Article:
Peace, access to water restored


SINCE 1969 when settlers converged from different parts of the country to form the village known today as Yesua in Ward 5 of Wampar local level government in Morobe, the lack of a reliable water supply has been a concern for them.
Many have been invited by the landowners themselves to settle while others were drawn to Yesua because of work, school or other reasons.
They have been over the years relying on wells dug at the side of the main Markham River for fresh water or drawn from the same water sources as landowner villages themselves have.
Time and again, when the population started to increase the demand for this life support resource grew as it become scarce.
Over a decade ago, other groups of people began settling opposite Yesua village at Afisip Zero Block, exerting more pressure on the available clean water sources.
As the number of settlers grew and water became scarce, landowners became concerned over this new trend.
The landowners of Labu Butu villages, especially Pusika where a source of clean water is located, started raising concerns when people residing around Markham Bridge tried to get their water.
Sources say before they used to dig wells at the side of Markham River to get clean water but today they cannot do that as mining activities upstream have posed dangers to human health.
Last December a family from Yesua village was assaulted after they were trying to fetch water from a source at Pusika village.
This led to retaliation from people of Yesua and Afisip Zero Block resulting in nine people sustaining injuries.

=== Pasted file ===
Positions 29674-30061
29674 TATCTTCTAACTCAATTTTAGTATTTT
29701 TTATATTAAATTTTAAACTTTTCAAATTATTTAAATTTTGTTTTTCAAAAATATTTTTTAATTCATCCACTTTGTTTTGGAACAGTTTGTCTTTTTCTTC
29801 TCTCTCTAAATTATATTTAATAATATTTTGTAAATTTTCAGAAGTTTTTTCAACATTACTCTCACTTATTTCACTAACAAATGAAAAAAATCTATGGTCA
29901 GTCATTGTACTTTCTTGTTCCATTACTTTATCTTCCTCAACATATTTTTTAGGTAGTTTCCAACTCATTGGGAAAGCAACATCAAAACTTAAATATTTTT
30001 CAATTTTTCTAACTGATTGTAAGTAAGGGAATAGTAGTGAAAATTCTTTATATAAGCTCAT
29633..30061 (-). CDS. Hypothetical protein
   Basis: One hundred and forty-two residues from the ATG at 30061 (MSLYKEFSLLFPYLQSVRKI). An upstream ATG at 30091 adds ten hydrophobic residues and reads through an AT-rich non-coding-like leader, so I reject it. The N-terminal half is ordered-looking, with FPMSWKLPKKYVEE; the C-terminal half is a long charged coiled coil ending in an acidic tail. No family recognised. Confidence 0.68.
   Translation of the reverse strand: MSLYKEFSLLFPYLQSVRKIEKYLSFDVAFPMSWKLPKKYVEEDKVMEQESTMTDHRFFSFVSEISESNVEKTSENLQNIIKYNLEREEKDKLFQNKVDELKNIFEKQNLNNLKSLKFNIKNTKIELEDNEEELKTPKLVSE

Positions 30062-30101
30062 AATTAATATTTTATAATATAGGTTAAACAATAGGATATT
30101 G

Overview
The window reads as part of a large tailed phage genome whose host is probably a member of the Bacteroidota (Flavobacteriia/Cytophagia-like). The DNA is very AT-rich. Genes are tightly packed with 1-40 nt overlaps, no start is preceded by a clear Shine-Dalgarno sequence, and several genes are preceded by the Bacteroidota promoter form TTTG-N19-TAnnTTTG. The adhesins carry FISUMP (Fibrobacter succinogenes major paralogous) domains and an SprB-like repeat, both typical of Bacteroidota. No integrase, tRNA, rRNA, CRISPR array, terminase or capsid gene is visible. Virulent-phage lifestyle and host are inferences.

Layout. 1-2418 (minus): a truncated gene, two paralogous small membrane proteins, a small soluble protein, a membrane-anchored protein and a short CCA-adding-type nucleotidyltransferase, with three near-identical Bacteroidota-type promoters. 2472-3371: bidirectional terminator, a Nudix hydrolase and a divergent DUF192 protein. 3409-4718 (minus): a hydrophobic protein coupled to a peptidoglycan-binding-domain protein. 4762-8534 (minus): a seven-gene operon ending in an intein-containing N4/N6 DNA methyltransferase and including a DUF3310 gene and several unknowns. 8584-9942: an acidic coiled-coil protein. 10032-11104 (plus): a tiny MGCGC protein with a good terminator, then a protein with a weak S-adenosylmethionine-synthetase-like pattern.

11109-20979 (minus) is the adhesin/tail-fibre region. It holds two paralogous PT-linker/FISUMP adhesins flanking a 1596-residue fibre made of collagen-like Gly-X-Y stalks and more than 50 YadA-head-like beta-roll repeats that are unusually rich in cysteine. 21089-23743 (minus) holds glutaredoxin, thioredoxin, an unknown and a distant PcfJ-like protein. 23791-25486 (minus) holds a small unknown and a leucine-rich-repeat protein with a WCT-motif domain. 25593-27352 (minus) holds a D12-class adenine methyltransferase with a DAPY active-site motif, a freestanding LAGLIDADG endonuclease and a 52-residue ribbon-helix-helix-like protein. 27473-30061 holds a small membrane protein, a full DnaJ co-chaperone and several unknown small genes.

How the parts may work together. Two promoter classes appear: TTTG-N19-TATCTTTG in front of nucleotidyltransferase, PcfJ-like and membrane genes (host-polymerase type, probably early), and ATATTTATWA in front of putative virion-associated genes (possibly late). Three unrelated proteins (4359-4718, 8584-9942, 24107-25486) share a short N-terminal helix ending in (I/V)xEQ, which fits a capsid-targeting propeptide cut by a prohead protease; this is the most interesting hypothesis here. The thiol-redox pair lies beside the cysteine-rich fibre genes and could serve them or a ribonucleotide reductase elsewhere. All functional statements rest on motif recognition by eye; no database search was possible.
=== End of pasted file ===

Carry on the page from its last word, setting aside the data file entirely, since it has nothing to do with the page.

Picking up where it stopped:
However, on a brighter note, Huon Gulf District chief executive officer Moses Wanga announced recently that the district has in its five-year plan provided for the supply of water to communities within the district.
The announcement was made during the econciliation ceremony following a fight among landowners from Pusika village, Labu Butu and those at Yesua village including Afisip Zero Block at Markham Bridge in Ward 5 of Wampar LLG.
Leaders from both sides expressed sympathies and promised that such a situation would not eventuate in the future.
During the ceremony, Wanga told the people from both sides to refrain from discussing the fight and focus on building peace among themselves.
“Today we are here to say sorry to each other for what has happened. Let’s not talk about the problem. It is something the leaders have to talk about,” Wanga said.
He told the people to stand as Ward 5 and strive to bring in development for the entire ward and not to dwell on differences among themselves.
Wanga said Markham Bridge was a mining impact area and with operations in full swing, various services would be delivered, among them clean safe water for the communities concerned.
“You come in here from different origins to form this community. Those migrated, those invited and the original landowners.
“There is also inter-marriage that leads to different people living in here so let us all work together,” Wanga told the people of Pusika, Yesua and Afisip Zero Block.
He further challenged them to refrain from fighting but seek peaceful means to solve issues adding the only problem was attitude and behaviour that needed to be changed.
A community leader from Pusika village, Kingsley Nime said the onus was now on the landowners to work closely with the settlers to bring in services to the settlements and blocks.
He said settlers now must ask before having access to anything that did not belong to them.
Jeffery Clement of Yesua village said landowners have to open up in order to get services into the community.
“After this peace ceremony, landowners and settlers must work hand-in-hand to see that services are delivered to the people in the blocks and settlements,” he said.
The peace ceremony was celebrated with the exchange of cash, garden foodsand a pig.
It marked the end of tensions among settlers and landowners in Ward 5 of Wampar LLG in Huon Gulf district following a fight last month over clean water for drinking and cooking.